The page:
Squabbles with the old Republican council may seem tame if Democrats push harder on sprawl and the environment.
After years of skirmishes with a Metropolitan Council led by Republicans, Scott County may soon discover that a council led by Democrats makes those times feel like the good ol' days.
In a single meeting of an influential Met Council committee late last month:
•A new council member from neighboring Bloomington asked what is leading the folks from Scott to imagine they could ever put a highway straight through environmentally sensitive wetlands, and
•The council's staff outlined plans to direct a multi-million-dollar fund of development subsidies only to cities with major transitways such as light-rail lines, thus excluding Scott and Carver counties.
The latter drew this retort from Wendy Wulff of Lakeville, a holdover from the old Republican council:
"Rather than put this on a fast track and get it through quickly, we need to talk to the other side of this: people who are paying in [to the fund] but are not eligible to receive it."
As much as Scott County bridled at the direction being taken by the seven-county regional planning agency under Republican Gov. Tim Pawlenty, "we could end up being even less thrilled with this one," board chairman Tom Wolf said in an interview late last week.
Scott County's planning manager, Brad Davis, was summoned to the front of the room at the meeting of the council's Community Development Committee to answer for why the county has a dotted line -- a possible alignment for a major north-south roadway -- running through the environmentally sensitive Savage Fen.
"I'm familiar with that hanging out there for over a decade," said Steve Elkins, a new council member from Bloomington but a longtime member of the City Council in that community. "Is it ever going to get resolved? What is the point of a line on the map if you're never going there?"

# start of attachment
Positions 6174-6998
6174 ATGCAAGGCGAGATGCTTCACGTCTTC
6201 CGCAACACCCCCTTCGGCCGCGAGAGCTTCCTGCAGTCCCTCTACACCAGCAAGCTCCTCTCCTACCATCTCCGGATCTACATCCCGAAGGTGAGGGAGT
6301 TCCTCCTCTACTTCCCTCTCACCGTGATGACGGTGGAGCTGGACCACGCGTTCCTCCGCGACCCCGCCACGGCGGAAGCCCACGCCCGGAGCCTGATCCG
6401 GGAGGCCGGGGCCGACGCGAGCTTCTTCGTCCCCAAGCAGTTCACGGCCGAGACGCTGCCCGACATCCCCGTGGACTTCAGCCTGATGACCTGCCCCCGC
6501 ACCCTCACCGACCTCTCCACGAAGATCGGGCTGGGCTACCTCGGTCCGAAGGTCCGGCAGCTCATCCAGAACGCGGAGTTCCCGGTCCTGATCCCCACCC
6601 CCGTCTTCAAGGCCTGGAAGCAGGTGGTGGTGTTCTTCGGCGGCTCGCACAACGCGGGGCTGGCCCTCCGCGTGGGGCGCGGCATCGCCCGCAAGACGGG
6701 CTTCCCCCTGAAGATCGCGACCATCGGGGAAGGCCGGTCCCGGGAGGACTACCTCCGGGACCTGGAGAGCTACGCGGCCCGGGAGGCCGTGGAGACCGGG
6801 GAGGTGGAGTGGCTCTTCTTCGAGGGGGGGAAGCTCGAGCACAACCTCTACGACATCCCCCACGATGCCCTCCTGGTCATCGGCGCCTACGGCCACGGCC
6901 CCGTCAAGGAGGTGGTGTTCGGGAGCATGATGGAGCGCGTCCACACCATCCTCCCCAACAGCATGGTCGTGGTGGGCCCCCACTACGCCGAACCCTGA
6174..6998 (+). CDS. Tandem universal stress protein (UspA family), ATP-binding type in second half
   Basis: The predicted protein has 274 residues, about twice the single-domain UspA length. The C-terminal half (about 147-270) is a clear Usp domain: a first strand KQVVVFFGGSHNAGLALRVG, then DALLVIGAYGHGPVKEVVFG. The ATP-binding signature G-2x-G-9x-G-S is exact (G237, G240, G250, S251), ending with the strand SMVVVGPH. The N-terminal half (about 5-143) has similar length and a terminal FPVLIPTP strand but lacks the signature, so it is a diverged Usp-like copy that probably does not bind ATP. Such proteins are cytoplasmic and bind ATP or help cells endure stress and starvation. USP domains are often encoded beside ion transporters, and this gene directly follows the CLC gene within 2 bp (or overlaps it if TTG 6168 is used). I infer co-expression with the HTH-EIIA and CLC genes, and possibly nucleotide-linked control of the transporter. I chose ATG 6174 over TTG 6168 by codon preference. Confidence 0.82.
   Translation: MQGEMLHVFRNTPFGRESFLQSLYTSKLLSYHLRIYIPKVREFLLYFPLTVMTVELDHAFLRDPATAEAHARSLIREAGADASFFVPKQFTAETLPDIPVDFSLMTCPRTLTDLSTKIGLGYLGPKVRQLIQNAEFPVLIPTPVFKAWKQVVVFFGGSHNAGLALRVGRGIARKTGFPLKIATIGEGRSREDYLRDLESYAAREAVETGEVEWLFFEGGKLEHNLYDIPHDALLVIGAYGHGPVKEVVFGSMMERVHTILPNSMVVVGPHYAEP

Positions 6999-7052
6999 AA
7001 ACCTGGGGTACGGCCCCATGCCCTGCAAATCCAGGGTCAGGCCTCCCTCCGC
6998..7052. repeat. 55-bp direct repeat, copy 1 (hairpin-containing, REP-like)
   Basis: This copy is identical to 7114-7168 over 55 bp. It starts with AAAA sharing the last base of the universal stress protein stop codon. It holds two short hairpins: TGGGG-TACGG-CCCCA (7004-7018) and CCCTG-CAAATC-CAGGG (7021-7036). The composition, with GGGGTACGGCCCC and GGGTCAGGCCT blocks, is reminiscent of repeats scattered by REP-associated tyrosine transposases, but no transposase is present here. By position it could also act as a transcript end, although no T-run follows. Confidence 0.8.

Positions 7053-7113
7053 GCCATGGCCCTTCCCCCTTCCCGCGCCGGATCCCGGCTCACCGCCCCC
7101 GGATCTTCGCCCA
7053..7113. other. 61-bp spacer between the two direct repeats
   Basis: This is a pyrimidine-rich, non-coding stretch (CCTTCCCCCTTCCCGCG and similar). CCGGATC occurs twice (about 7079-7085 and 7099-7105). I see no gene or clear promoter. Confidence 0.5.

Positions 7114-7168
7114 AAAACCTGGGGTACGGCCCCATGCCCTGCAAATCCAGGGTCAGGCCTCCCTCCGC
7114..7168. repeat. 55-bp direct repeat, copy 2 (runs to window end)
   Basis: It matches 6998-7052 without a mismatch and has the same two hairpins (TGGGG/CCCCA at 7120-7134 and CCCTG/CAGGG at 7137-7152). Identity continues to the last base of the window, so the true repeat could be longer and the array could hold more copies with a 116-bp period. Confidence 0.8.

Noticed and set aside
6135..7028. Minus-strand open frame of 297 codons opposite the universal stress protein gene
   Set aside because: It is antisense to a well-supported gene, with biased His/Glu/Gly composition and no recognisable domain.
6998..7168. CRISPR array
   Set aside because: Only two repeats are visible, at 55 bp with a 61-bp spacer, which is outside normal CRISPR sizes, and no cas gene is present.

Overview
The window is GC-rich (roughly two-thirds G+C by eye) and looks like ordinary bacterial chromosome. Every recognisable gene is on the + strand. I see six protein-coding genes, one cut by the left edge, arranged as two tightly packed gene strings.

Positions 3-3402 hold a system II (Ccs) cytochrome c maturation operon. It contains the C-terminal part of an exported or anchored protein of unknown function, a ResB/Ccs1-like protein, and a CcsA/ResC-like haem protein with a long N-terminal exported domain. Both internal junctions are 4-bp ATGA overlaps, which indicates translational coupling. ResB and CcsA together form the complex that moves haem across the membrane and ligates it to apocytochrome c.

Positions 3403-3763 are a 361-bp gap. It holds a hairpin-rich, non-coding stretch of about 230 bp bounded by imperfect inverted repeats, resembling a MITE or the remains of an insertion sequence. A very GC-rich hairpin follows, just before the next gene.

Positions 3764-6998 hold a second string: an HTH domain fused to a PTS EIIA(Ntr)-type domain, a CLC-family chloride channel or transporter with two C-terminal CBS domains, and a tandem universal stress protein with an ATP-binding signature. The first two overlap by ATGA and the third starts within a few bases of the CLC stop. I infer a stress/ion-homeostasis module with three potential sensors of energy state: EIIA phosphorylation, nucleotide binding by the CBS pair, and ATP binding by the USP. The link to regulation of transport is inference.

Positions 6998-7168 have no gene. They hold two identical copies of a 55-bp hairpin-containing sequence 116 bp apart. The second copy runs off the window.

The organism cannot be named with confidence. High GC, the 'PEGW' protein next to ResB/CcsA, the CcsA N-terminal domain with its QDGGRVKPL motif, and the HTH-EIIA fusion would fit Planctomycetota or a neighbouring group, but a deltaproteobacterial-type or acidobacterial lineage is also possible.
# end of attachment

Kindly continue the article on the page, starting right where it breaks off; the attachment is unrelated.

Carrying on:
His comment came after a Met Council staffer mentioned that Scott still asserts the option despite concerns about harm to the fen, a rare, specialized and sensitive type of wetland.
Davis, brought to the front of the room from the audience, was diplomatic. "It remains a concept," he said, "though we do acknowledge there is the Savage Fen."
Will it ever be a feasible path? he was asked.
"It's hard to say," Davis said. "I think there needs to be a lot more study done on the impact on the fen of bridging it over."
Among themselves, Scott officials are more aggressive and exasperated. Echoing the words of senior managers in the county, Wolf said last week: "Years ago people thought there were only two of these things [fens] in the whole world. But they keep multiplying and now there must be 48 of them in the Twin Cities area alone! And there's the problem of, 'Where do you put the road then?'"
The U.S. Environmental Protection Agency regards fens as a "rare" wetland type that is "crucial" to protect, considering that "up to 10,000 years are required to form a fen naturally." State officials agree that new fens have been identified around the state, but say they are modest in size -- less than 2,000 acres statewide -- and that the Savage Fen is an important asset.
The issue of development subsidies is even trickier. Unlike Carver, Scott hasn't gotten that many of them to start with. And to the extent the council wants them used to fuel new high-density housing for the "low-income and disadvantaged," in the words of a top council staffer, many in Scott would be ambivalent.
"Just drive around," Wolf said. "You'll find affordable housing anywhere! What's wrong with buying a fixer-upper and working on it and building equity? There are houses in New Prague selling for $70,000. They need work, but hey ..."
The subsidies also are aimed at locating jobs near transit stations, and that might draw more concern from a county that's eager to increase its stock of jobs.
Eligible cities include those where rapid busways are planned for the near future, including Dakota County suburbs such as Apple Valley.
Partly because it feels like an end-around to avoid previous restrictions on how much loot ends up in the hands of central cities, "I have severe concerns about this," Lakeville's Wulff told Met Council colleagues. "I don't think it's the right direction to go."
But new Met Council member Jennifer Munt of Minnetonka defended the idea.
"My hope is we can sell this not as a way of picking winners and losers but helping the region win," she said.
"I hope we think regionally, not parochially. In my district some have [transit stops] and some don't, but I think I can sell it as a regional win."
David Peterson • 952-746-3285